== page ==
Reality is: There are more than proved methods to infect systems, and simply because they work. And, they work, because the larger % of people don't know any better.

    Some exploit kits explore older vulnerabilities; something quite common among most (if, not all) of them. Why? There are plenty of systems with vulnerable applications.

    Now, this isn't meant for you (or, strictly meant for you), some people, at least here (other places as well), tend to believe security has to be inconvenient and that it will kill usability of the O.S, etc, waste resources... I'd say that those who believe that, for sure don't know what they have at their disposal, either via O.S itself, hardening web browser...
    In fact, if one knows how to harden the O.S and web browser, you can kiss good-bye 99% of threats; the other 1%, I think that would be up to the user to keep or not the system clean.

    The problem is that the % of people who can do that and, obviously know how to do it is very scarce.

    Anyway, security doesn't have to be a resource monster, usability monster, etc.
    You just need to know the infection vectors and close those holes.
  5. safeguy

    safeguy Registered Member

    Jun 14, 2010
    Convenience and security works hand-in-hand....

    I'll suggest you read these (or at least glimpse through them).

    Beyond Fear: Thinking Sensibly about Security in an Uncertain World by Bruce Schneier
    Notes from Bruce Schneier's Beyond Fear
    The Psychology of Security

    I'll put a few quotes here for convenience...

    - How simple you want this to be is your call.

    - This is why you see so many different setups on this forum itself. There's no 'right' or 'wrong' - just what is good enough for the individual.

    - Which is why we have various forms of setups here - ranging from the
    lightest or least complicated to the hardcore lock-down or extremely resource-hungry setups. Different people have different 'needs' and look at security differently. One man's meat is another man's poison.

    - Sure, we don't. Otherwise, you wouldn't have step out of your house without a heavy armor or a bulletproof vest on your body....

    And Marcus Ranum sums it up well on his blog:

    - Seems like I need to stop being so hard-working after all.:p

    P.S. If you ever see me bring about complexity in my so-called setup, it's only because I am purposely doing it for the fun of trying out things...and maybe the adrenaline rush I get as a side-effect from visiting and posting on this forum. See my sig;) No worries, I'll move on soon enough...:D All of us will one day...
  6. Konata Izumi

    Konata Izumi Registered Member

    Nov 23, 2008
    I give this some love :-*
  7. m00nbl00d

    m00nbl00d Registered Member

    Jan 4, 2009
    @ safeguy

    Sorry for not quoting that post of yours, but just to say that pretty much shows it all, and I believe it comes in the direction of what I previously mentioned, which is that security doesn't have to be a resource or usability monster, and that it's perfectly possible to balance what you see as being acceptable to happen with the security you have deployed. Different people have different opinions of what they see as being acceptable to happen, and deploy security measures according to their own views.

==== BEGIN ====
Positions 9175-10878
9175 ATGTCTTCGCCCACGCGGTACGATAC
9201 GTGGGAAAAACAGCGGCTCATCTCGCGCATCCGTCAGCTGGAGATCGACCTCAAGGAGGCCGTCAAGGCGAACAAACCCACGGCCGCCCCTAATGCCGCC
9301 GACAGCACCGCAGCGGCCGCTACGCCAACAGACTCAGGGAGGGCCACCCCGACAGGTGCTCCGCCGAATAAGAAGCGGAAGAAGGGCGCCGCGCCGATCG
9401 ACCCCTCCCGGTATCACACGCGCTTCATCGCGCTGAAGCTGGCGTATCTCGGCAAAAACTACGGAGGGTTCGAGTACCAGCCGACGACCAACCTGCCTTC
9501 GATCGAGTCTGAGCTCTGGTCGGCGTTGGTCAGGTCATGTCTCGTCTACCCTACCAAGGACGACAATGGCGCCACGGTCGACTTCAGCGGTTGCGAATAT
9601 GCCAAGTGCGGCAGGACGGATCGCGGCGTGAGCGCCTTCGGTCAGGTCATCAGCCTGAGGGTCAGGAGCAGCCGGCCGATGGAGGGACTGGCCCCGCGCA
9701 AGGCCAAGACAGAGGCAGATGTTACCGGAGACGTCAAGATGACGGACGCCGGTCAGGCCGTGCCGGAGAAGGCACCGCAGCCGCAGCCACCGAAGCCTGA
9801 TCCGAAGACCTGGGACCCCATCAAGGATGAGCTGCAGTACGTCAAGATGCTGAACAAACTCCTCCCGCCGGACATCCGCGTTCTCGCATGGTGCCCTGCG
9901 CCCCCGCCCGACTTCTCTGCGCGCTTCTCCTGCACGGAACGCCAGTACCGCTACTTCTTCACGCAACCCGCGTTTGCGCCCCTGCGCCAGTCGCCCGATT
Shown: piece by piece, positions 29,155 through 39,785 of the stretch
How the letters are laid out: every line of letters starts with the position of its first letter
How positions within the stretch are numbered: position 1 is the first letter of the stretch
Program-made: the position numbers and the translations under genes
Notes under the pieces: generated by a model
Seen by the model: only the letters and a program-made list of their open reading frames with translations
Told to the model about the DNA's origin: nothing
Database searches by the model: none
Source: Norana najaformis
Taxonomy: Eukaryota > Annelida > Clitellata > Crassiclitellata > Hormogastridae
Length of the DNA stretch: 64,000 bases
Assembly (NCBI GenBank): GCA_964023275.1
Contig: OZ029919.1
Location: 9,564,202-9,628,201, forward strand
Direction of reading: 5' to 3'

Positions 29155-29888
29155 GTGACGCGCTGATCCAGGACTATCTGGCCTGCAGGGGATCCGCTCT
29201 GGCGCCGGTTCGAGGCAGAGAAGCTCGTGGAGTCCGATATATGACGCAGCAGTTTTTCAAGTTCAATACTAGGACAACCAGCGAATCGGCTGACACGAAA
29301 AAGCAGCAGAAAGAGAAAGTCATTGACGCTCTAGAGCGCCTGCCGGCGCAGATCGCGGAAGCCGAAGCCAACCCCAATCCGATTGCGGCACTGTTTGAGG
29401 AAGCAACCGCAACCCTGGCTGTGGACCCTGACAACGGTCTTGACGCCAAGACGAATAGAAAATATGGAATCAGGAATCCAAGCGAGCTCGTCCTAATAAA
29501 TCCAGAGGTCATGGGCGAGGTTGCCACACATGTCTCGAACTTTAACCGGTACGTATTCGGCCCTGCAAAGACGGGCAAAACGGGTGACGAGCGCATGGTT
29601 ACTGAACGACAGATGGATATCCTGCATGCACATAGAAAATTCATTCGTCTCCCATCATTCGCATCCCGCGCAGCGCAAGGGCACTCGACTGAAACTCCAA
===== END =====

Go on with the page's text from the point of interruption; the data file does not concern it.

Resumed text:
If you go a few posts back, you'll perfectly see what I find to be usable, in my own use of my own system. For others, such would be rather complicated of dealing with; not because it's hard to understand, but rather because it requires a routine, and many people simply refuse to have one.

    Just like some people rather have firewalls that show when an outbound communication is about to happen; others, simply enjoy to have such in silent way; others, simply don't care that much about outbound traffic.

    Etc, etc... I guess you get the general view of it.

    Very nice post indeed!
  8. wat0114

    wat0114 Guest

    Just to make my point clear, I don't suggest common sense is all that's needed to remain secure on-line, just that it's a component, an under appreciated one at that imo, of a sound security approach. I will suggest that those who fall victim to most of the common exploits are not employing any or enough common sense in their approach.
  9. noone_particular

    noone_particular Registered Member

    Aug 8, 2008
    Convenience and usability are not the same and are not interchangeable terms. Security doesn't conflict with usability. Convenience and integration can compromise security. Example, when I find a PDF on the web I want to read, I save it to my desktop and open it with the PDF reader, not in the browser. If there's a flash video I want to see, I drop it on the free standing flash player. This isn't as convenient but it's just as usable. On occasion I have to bypass a few Proxomitron filters in order to get a webpage to work properly, but that's the extent of the user mode inconvenience. IMO, that minor inconvenience is worth the added resistance to web based attacks.